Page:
The Higgs boson is a hypothetical elementary particle predicted by the Standard Model (SM) of particle physics. It belongs to a class of particles known as bosons, characterized by an integer value of their spin quantum number. The Higgs field is a quantum field with a non-zero value that fills all of space, and explains why fundamental particles such as quarks and electrons have mass. The Higgs boson is an excitation of the Higgs field above its ground state.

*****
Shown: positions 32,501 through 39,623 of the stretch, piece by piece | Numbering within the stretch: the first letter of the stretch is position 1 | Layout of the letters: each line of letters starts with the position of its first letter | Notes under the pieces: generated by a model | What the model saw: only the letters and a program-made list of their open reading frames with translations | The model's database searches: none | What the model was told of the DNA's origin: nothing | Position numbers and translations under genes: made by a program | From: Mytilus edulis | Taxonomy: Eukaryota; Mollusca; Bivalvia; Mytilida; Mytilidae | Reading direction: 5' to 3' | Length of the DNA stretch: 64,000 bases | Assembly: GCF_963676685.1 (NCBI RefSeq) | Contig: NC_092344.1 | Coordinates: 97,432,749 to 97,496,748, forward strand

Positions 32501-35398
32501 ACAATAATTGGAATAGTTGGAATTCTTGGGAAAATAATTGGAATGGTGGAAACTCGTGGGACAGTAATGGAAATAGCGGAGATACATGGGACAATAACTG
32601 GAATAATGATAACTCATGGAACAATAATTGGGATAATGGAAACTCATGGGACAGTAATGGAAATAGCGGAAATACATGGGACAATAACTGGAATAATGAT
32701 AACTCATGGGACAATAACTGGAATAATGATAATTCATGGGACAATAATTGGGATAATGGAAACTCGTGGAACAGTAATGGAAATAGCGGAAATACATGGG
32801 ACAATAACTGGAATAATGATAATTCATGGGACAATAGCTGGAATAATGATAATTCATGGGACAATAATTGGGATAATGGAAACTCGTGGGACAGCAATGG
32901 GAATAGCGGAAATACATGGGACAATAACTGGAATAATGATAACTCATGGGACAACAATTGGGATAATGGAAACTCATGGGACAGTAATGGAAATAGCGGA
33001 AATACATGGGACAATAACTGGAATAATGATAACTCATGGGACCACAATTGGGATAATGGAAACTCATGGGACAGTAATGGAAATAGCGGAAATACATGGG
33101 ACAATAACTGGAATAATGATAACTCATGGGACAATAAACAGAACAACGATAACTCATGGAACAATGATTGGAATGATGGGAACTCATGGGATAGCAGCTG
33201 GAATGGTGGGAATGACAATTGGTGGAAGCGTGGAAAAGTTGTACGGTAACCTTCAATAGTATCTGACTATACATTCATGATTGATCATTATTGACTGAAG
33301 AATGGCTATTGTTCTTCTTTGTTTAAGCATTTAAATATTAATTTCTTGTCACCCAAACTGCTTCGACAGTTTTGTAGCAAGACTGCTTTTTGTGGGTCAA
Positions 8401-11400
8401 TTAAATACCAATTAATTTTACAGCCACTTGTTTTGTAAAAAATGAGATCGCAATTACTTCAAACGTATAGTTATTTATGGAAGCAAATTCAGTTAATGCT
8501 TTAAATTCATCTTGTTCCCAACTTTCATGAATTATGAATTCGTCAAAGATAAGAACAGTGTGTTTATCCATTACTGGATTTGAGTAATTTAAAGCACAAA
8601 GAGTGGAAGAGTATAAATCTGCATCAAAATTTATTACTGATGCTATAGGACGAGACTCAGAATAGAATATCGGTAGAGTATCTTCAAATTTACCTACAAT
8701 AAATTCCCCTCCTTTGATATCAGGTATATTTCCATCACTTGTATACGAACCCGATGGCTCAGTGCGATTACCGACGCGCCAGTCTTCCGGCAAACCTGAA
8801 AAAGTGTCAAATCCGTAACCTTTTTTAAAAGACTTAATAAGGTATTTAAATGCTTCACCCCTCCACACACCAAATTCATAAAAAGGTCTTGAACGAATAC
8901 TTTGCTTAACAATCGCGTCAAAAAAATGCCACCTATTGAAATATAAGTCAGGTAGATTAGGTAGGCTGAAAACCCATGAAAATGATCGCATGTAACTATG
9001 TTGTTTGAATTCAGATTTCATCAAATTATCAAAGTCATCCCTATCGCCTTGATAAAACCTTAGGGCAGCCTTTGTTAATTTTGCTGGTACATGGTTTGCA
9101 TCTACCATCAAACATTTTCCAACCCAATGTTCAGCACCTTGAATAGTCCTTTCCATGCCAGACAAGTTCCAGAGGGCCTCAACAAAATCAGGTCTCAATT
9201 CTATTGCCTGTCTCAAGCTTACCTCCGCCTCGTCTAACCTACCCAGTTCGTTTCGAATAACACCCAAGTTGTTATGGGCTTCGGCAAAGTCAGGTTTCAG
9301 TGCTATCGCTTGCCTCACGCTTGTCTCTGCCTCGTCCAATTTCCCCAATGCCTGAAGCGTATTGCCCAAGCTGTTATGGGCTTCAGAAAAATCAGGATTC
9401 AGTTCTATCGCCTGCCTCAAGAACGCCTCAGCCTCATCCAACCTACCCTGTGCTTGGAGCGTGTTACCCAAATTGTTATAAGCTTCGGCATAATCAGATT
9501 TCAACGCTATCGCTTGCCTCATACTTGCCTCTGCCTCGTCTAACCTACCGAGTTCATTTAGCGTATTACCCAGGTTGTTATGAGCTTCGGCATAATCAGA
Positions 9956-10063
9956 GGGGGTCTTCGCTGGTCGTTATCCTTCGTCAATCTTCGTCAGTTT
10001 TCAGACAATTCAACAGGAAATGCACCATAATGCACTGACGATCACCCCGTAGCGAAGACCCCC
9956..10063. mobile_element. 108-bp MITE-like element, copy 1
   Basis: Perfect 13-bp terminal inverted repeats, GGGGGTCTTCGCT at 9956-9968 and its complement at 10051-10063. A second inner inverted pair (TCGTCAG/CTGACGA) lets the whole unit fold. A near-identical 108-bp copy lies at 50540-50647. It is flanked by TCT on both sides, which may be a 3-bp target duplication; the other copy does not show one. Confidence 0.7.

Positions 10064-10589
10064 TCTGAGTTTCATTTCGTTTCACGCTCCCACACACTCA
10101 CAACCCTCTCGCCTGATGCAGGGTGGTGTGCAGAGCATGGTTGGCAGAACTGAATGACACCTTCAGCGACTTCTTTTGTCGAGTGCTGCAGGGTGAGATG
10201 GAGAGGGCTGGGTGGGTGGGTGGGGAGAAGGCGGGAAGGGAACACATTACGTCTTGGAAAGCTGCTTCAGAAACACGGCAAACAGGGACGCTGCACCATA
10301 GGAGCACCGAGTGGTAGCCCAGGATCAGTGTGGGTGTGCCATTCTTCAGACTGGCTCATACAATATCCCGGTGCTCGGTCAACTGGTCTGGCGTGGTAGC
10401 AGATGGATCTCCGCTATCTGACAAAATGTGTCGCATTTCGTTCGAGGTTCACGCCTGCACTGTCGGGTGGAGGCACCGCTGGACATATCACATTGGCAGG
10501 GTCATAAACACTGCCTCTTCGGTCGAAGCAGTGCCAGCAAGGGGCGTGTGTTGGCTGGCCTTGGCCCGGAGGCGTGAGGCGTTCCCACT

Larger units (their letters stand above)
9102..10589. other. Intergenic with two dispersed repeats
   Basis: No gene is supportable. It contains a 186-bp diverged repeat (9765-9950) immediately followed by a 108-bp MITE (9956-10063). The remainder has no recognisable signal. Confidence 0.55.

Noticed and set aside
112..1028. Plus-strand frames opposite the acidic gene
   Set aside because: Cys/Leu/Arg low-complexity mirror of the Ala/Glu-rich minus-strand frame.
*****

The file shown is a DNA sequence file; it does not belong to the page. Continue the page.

The existence of the Higgs boson is predicted by the Standard Model to explain how spontaneous breaking of electroweak symmetry (the Higgs mechanism) takes place in nature, which in turn explains why other elementary particles have mass. Its discovery would further validate the Standard Model as essentially correct, as it is the only elementary particle predicted by the Standard Model that has not yet been observed in particle physics experiments. The Standard Model completely fixes the properties of the Higgs boson, except for its mass. It is expected to have no spin and no electric or color charge, and it interacts with other particles through weak interaction and Yukawa interactions. Alternative sources of the Higgs mechanism that do not need the Higgs boson are also possible and would be considered if the existence of the Higgs boson were ruled out. They are known as Higgsless models.